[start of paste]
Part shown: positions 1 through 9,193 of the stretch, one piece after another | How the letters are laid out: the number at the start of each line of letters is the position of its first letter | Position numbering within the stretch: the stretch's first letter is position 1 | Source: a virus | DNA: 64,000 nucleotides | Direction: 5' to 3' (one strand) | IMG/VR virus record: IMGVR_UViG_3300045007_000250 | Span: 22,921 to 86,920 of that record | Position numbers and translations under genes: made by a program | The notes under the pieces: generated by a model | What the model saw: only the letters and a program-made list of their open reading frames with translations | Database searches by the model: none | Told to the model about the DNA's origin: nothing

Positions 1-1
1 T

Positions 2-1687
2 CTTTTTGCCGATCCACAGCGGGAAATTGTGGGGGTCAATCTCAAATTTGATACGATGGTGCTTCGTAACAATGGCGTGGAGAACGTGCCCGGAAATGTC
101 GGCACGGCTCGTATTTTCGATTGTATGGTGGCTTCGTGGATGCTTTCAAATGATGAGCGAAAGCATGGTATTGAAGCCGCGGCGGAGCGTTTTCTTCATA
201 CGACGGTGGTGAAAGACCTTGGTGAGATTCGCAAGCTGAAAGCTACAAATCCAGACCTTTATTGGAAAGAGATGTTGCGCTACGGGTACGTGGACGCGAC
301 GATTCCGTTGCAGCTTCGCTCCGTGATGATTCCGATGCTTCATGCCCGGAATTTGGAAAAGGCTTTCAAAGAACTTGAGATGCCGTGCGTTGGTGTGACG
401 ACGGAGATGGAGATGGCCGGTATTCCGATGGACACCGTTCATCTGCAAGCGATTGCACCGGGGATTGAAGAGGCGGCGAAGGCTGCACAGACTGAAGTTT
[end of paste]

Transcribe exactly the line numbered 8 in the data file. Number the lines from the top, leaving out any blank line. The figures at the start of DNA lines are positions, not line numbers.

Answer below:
301 GATTCCGTTGCAGCTTCGCTCCGTGATGATTCCGATGCTTCATGCCCGGAATTTGGAAAAGGCTTTCAAAGAACTTGAGATGCCGTGCGTTGGTGTGACG